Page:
The biggest challenge is if a Product Owner/Manager doesn’t think he can get any business value from small granular stories, and that “he needs everything – all features, and all requirements in all stories”. In that case, your biggest impediment is that the PO doesn’t believe in Agility – and you should think what to do about that. I would suggest a discussion about Agile potential ROI for the business, driven by faster time to market, better adjustment to customer real requirements, and much better predictability and trust that the versions will get out on schedule.

 

On a side note, I see the lack of understanding/belief in the value of agility on the business side as a very common and very dangerous problem. Without the business side on board, the development teams will lose a lot of the reasoning behind some of the Agile practices/principles, which might lead to regression to lesser ways.

 

E.g. ROI for faster sprints without delivery to the customer or PO coming for a demo – I believe they still have value in having a fast feedback cycle, even if internal, and even if used mainly for the team improving its performance. But its clear that the ROI will be a lot smaller than if the sprint result is actually taken by the customer or other groups in the company, both to earn money, as well as give much better feedback.

 

 

 

 

 

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Big is bad, small is good!

While a lot of what affects an agile team is within the team’s scope of responsibility, the key antipattern I’m talking about today sort of isn’t…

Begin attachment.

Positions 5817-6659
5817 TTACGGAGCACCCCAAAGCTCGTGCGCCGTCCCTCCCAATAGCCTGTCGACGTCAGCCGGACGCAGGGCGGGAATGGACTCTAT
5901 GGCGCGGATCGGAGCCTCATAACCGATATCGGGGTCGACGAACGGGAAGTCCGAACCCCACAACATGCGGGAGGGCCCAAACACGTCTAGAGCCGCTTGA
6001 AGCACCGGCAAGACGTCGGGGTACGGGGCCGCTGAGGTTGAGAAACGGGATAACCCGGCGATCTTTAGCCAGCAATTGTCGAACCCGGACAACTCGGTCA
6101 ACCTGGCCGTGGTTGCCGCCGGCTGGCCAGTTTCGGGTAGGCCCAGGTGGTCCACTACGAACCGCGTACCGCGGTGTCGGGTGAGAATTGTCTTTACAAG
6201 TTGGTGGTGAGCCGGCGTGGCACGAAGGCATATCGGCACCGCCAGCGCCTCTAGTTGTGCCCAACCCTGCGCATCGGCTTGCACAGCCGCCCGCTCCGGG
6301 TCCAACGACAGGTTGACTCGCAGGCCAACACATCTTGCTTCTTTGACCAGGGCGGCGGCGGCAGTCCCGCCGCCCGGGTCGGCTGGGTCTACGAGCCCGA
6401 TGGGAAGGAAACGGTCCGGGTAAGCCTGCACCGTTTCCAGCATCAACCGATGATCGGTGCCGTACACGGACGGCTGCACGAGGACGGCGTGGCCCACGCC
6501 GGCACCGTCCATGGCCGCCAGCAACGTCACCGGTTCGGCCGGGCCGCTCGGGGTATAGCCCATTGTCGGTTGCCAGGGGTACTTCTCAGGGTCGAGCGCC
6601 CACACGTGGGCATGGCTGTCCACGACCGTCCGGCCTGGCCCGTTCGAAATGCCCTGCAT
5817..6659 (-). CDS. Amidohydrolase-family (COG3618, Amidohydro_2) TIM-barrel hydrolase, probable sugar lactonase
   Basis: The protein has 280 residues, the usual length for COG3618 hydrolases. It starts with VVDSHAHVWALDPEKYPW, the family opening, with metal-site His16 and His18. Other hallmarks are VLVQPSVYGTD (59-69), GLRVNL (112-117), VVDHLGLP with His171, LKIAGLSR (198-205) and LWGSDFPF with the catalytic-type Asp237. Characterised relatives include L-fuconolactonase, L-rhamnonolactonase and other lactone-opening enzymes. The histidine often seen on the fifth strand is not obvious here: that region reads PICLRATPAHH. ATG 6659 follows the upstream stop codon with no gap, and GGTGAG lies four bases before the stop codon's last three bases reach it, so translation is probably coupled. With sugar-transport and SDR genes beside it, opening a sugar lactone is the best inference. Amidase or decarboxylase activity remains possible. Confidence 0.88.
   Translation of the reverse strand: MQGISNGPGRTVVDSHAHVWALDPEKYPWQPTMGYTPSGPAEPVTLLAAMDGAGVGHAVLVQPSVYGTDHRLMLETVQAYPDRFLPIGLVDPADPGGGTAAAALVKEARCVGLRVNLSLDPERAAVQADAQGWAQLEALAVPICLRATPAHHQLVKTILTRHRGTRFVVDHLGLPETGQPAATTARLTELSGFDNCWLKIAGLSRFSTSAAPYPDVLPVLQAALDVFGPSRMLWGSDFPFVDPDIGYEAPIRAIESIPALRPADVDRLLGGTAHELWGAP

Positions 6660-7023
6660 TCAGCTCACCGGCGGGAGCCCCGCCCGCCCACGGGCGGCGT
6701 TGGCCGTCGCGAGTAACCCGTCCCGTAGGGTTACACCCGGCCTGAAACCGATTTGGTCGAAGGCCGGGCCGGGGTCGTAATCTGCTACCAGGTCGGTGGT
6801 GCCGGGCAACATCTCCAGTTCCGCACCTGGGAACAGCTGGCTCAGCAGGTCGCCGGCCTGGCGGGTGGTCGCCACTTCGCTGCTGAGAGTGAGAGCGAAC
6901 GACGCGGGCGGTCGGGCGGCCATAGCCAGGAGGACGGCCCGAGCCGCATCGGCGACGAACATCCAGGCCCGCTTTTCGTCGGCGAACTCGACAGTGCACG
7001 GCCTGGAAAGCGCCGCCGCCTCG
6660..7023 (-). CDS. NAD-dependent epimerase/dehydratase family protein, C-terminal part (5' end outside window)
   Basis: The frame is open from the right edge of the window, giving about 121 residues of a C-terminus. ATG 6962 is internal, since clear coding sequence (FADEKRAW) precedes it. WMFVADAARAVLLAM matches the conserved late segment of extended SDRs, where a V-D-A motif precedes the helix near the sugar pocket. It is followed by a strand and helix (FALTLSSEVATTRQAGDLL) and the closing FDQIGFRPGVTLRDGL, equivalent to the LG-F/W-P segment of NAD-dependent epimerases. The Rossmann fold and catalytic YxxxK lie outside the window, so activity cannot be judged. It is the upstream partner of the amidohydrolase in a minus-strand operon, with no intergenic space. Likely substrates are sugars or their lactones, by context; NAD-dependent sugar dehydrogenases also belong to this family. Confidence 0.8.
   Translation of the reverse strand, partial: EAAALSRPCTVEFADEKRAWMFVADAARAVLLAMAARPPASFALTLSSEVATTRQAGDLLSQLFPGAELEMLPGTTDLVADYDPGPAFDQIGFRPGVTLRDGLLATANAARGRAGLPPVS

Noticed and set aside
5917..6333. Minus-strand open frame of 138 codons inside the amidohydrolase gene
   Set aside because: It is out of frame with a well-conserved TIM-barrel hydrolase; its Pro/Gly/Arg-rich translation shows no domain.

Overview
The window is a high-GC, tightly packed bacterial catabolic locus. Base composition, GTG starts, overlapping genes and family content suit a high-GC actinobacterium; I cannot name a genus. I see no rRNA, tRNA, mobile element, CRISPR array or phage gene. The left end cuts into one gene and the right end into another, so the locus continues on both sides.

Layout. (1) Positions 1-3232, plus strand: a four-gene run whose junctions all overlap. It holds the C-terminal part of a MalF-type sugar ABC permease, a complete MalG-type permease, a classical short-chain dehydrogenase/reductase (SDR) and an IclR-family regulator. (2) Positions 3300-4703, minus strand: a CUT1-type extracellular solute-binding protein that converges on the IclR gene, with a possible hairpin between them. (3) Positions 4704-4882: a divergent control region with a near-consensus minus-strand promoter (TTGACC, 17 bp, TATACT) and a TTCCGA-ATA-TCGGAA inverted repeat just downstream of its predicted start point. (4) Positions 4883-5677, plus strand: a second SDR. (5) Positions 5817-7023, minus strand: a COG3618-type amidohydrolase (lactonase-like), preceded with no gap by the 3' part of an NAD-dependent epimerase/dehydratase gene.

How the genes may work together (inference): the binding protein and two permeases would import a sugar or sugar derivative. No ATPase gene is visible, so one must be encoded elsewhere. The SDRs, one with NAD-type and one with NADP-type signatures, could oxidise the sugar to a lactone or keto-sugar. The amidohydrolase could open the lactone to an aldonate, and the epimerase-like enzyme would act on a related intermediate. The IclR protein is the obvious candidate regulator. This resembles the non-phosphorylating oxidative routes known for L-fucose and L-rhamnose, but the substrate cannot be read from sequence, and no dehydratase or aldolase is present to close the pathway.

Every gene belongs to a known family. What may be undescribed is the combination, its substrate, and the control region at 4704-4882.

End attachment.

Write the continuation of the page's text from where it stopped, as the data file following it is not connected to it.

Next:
A big factor on whether a team can be effective is the size of stories/features on its backlog. A lot of good things happen when stories are Small (See the S in INVEST). A lot of bad things happen if they’re too big.

Lets look at how it looks when the stories/features are too big (team takes more than a week or so to start-to-finish them)

Teams cannot achieve real flow – testers are idle waiting for a long story to be developed, then are stressed to test it, since the end of the iteration/sprint is near.

Since there is a tendency of individuals to want some ownership of at least a story (if not a module), assuming big stories, an iteration/sprint will look like a mini-waterfall, with the developers each taking a story, all major stories getting into testing about 2/3 of the way into the sprint, and we lose the ability to control the sprint scope, and left with either making it across the finish line after managing to catch all defects and fixing them for all of the stories, or we are left with a sprint which is unsuccessful. The burndown chart of such a team will look like the one below.

 

 

 

 

For some really big stories, its not even clear how to finish them in one sprint, so teams start to have sprints for “Design”, “Coding”, “Testing” leading to really a waterfall across sprints.

 

With both in-sprint and across-sprints mini-waterfalls the mains problems are visibility and ability to change priorities or adapt to new requirements.

From the moment you start working on a story/feature, it becomes WIP – work in progress. Your aim should be to minimize this. WIP is Waste, that becomes apparent in the cases your Product Owner comes and says that this feature is now not the top priority anymore and he needs something else instead, or that after seeing a demo first time at the end of the sprint, he has a lot of changes in mind that you would have liked to have known about before finishing all the work.

The visibility problem is due to the fact that the real measure of progress is Working Software. Knowing that the design task is done and we are in coding is nice, but after many years developing software we don’t trust it that much. We prefer seeing working software frequently DURING the sprints.

 

The one potential problem of really small stories, is that they become a unit of business value that doesn’t mean much for the Customer/Product Owner. The drive for “Minimum Marketable Features” adopted by Kanban is to have slightly bigger stories, something you would mention in a product blog for example. There’s a fine balance that needs to be managed here.